and without an aircraft carrier, the coalition would not have made the progress that has made in defeating daesh terrorism in iraq. it's not just technology being trialled. this ship is the size of a small town so catering is being tested as well. at the moment we are catering for about a thousand people per meal time. we need to look at how we can effectively achieve that with the time constraints we have got. critics of the carrier programme argue they‘re too expensive and absorbing too many resources. that is not an argument the government or the crew of ship except. an opportunity that can‘t be missed — that‘s according to the head of women‘s cricket clare connor following their stunning world cup triumph. england beat india by nine runs in front of a sell—out 26 thousand crowd at lord‘s yesterday. our sports editor dan roan has been asking if this is a watershed moment for women‘s sport. world cup winners! it was the perfect platform
for women‘s sport. england‘s cricketers crowned champions on home soil. anya shrubsole had been the team‘s hero, her record—breaking spell of 6—46 securing a thrilling victory over india. before the match, her father ian posted photos of his daughter visiting lord‘s in 2001. and this morning, in the exact same spot and after a night of celebrations, she told me what it was like to return a world cup winner. i remember being here as a nine—year old watching, and wishing one day i could be back here playing. never in my wildest dream did i think it would be unable cup final. be in a world cup final. it has come true, that dream. it absolutely has come true. it shows you can have a dream, and sometimes they do come true. england have won the tournament at lord‘s before in 1993. back then, they weren‘t allowed to go into the pavilion unaccompanied. today, in the hallowed long room, the woman in charge told me progress must continue. we can't miss this opportunity. we have to celebrate properly,
and enjoy this moment, and the players had to enjoy it, but certainly, we all have to start thinking very strategically about what opportunities this gives us. this is about a lot more than what this team achieved here at lord‘s yesterday. both in terms of the attendance here in the ground, and the estimated 100 million television audience following the action around the world. it broke all records. the sense that this was the defining moment of a ground—breaking summer of british women‘s sport. johanna konta‘s already become the first british woman in a wimbledon semifinal for 39 years. england‘s footballers, meanwhile, are doing well at the euros, last night beating spain. but away from performances, there is still a gender gap. in terms of prize—money, 83% of sports now award women and men equally, and 5% of sports media coverage is dedicated to women, and even less when it comes to sports sponsorship.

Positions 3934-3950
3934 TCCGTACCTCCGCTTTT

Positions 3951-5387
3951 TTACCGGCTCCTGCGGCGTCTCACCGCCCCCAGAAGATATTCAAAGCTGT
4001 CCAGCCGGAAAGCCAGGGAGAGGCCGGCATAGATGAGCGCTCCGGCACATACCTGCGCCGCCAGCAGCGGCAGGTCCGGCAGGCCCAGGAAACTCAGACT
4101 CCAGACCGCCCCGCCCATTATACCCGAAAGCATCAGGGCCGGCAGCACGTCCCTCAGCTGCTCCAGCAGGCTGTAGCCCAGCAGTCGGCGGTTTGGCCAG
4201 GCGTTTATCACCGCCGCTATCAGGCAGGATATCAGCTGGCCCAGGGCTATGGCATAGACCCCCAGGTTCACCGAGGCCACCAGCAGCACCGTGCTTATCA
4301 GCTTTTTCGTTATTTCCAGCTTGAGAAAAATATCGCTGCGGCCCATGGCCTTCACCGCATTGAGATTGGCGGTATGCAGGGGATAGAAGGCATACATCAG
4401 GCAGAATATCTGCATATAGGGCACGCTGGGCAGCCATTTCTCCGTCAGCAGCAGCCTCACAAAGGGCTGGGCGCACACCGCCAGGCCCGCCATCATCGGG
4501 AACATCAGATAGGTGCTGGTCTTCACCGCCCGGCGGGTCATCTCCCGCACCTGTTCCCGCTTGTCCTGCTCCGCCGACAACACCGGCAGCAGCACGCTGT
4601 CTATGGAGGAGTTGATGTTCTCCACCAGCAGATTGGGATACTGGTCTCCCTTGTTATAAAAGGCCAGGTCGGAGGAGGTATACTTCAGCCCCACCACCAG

i think there‘s still a long way to go in terms of women in the boardroom, and women running sport, as well as being participants, women in coaching, women in refereeing and umpiring, all of us know there is still a long way to go. but we have made huge progress. it emerged today that despite preparing to defend their world cup title next month, most of england‘s rugby players will not have their contracts renewed by the rfu. on a day when england‘s cricketing world champions were busy trying to leave a legacy with this coaching session at lord‘s, it was a reminder of how tough life can still be for some sportswomen. but for the next generation, never before has there been so much inspiration to draw upon. dan roan, bbc news. now if you haven‘t had enough of sporting world records —
there was another attempt taking place in cornwall today. sheep—shearer rowland smith has been hard at work since seven this morning trying to beat the world record for the number of sheep—sheared in eight hours. so did he do it? here‘s heidi davey. the pressure is on. those watching look anxious, but the main man? well, he is calm and determined. oh and by the way, he is sharing 80 sheep an hour. tests have shown that sharing this many sheep is the same energy as running a marathon, so essentially he is running three marathons back to back. to beat the current record, rodent has to share each sheep in under 47 seconds. the challenge has been broken down into four sections, in one run he shared 167 sheep and has managed to keep that pace up throughout the afternoon. this time beats every 45 seconds see have to mentally keep yourself around that, doing a sheep every 45 seconds. if you are a bit slow you have to try and catch up.